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Innovation in IT and… Cloud


Guest Post: Alex Factor, Master Cloud Strategist, HP Helion


The history of Technology (IT, in particular) is the history of innovation. 75 years young, having started as a Turing machine in the 1940s in the UK, IT technology moved from the mainframes to client-server, to the minis and PCs; from a glasshouse to distributed; from ‘feeble’ telephone modems to the Internet, and finally culminated in the current phase of express utility computing, euphemistically called “Cloud.”


But how does the IT technology evolve? What moves it? Who drives it? In this size-constrained blog I would like to posit three basic principles of IT evolution[1]:


Principle 1: IT opportunity is Unlimited

As IT assets and knowledge grow, ROI improves, new IT uses and applications are invented and realized. Subsequently, over time, IT has shown no diminishing returns to investment. Really? Yes, due to continuous innovation! Extensive econometric research consistently supports this point.


Principle 2: IT is a General Purpose Technology

IT only offers a means for achieving economic benefits. It only shifts the ‘Innovation possibility frontier’ while the ‘Production frontier’ is shifted by the uses of IT and its applications, thus adding economic value to individual IT-using firms and society at large.


Principle 3: IT success feeds on success of applications

Inventions of IT uses and applications increase the size of markets for IT, improving the total economic return on IT inventions. There is a dynamic positive feedback loop to IT from its uses and applications, albeit with a time lag.


While these principles name IT as a main player, we already stated that Cloud is one of its incarnations. Thus, just substitute the word Cloud for IT and… the principles will still apply, be correct and very compelling. So, for our situation here, these principles should help envision the areas of savings and benefit improvements from the use of the Cloud (or IT, in general) by our (HP) customers – the benefits that accompany technology innovations. That points to both the original inventions and co-inventions by end users as well as the methodologies of applying these technologies to foster end users’ business goals.


Now, let’s analyze these new concepts of Invention and Co-Invention a bit deeper.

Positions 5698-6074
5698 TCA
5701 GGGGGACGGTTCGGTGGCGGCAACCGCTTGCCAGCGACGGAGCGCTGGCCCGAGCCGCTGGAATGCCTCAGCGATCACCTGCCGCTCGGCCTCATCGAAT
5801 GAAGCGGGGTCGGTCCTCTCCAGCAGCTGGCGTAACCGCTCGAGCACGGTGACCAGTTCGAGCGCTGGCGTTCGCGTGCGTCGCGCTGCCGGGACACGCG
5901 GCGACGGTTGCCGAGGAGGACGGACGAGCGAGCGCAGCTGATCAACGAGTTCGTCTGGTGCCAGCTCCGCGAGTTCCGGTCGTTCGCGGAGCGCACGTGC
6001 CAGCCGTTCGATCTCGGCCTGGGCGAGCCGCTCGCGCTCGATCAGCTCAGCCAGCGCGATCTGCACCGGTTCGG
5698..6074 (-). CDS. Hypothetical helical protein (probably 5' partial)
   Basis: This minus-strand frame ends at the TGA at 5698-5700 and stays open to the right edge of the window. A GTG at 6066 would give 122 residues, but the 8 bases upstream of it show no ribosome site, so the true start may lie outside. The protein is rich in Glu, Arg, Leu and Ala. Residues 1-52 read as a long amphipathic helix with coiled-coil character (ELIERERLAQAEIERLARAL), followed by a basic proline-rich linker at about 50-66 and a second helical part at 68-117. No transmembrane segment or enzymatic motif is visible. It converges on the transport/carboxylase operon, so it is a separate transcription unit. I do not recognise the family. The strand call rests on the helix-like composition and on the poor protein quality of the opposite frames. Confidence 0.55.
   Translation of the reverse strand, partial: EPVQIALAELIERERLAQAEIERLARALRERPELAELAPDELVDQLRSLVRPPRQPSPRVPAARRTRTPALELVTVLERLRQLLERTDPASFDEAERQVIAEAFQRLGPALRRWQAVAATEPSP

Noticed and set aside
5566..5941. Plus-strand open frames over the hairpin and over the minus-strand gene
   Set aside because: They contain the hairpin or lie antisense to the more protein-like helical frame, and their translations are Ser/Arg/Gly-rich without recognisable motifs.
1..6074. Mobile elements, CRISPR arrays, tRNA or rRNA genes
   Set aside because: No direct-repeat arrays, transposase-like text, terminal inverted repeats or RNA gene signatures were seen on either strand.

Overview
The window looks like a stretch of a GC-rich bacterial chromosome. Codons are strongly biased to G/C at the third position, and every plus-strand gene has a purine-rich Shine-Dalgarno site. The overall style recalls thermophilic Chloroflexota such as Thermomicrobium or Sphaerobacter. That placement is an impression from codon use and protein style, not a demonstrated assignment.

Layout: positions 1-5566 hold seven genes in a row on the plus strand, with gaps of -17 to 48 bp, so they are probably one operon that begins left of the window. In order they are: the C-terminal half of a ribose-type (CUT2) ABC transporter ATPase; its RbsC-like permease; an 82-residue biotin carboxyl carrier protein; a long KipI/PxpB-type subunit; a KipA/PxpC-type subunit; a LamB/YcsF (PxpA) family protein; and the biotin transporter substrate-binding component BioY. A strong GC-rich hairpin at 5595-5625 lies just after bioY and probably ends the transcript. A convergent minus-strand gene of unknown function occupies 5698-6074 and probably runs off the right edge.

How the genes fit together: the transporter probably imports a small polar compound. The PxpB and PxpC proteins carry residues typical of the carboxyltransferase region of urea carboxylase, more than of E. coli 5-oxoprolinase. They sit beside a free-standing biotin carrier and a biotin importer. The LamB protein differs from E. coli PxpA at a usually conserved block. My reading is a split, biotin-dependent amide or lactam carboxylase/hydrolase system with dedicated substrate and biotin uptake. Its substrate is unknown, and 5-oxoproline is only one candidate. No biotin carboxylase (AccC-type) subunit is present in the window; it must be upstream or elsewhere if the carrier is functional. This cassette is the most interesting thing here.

Technology Invention & Co-Invention

Invention and Co-Invention are essential to the practice of IT. Indeed, technology vendors develop the original technologies thus producing an Invention. Users adopt these Inventions to address their business needs thus effectively engaging in Co-Invention. Invention and Co-Inventions are common terms in the economic and econometric literature that claim that co-invention is responsible for about 80+% of all innovation. Yes, really!


Co-Invention, however, is broader and more diverse than Invention. It is the only engine behind technology progress, which justifies the use of the technologies and hence their entire existence. Co-Invention is a complex cycle of activities, including a recognition of business needs, search for solutions, selection of technologies, implementing them, operating them, and so on and so forth. Without Co-Invention, users will have no compulsion to use any technology. So, understanding Co-Invention is key to a vendor’s success in today’s competitive markets, big and small, be that an HP of the world or a two-man team in a proverbial garage.


Vendors’ marketers and strategists understand Co-Invention and benefit from it when they put it to use, in order to:

  • Design tools and methods to speed up, for example, the Cloud-native application development, software-defined architectures and deployments, services and portfolios, management and orchestration (mind the fact that technical co-invention costs are inevitably carried by users.)
  • Create methods, techniques and methodologies and frameworks to capture and optimize the best practices such as, for example, DevOps.
  • Offer education and training on their technology (a category of business co-invention costs borne by users.)
  • Collaborate with other companies in product design so as to optimize technical & business integration, etc.

This blog can lead to many questions like ‘So what?’ ‘What must we do?’ ‘How will this impact my sales or delivery?’ ‘How will it change a customer’s perception of my services?’ etc. etc. etc. The answer may be simple and commonsensical: just think about Invention/Co-Invention, talk among yourselves whether we can read customers’ co-invention. What can we learn from them? And how can it help us?


Finally, this blog is just the first in the series I intend to publish here. My next blog will be on the Total Cost of Technology (and specifically, Cloud) to business (let’s call it TCB) – which goes beyond traditional TCO – and how it is connected to invention and co-invention. Stay tuned.


[1] These principles have been derived from academic research from Stanford and Northwestern Universities

Senior Manager, Cloud Online Marketing
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About the Author


I manage the HPE Helion social media and website teams promoting the enterprise cloud solutions at HPE for hybrid, public, and private clouds. I was previously at Dell promoting their Cloud solutions and was the open source community manager for OpenStack and at Rackspace and Citrix Systems. While at Citrix Systems, I founded the Citrix Developer Network, developed global alliance and licensing programs, and even once added audio to the DOS ICA client with assembler. Follow me at @SpectorID

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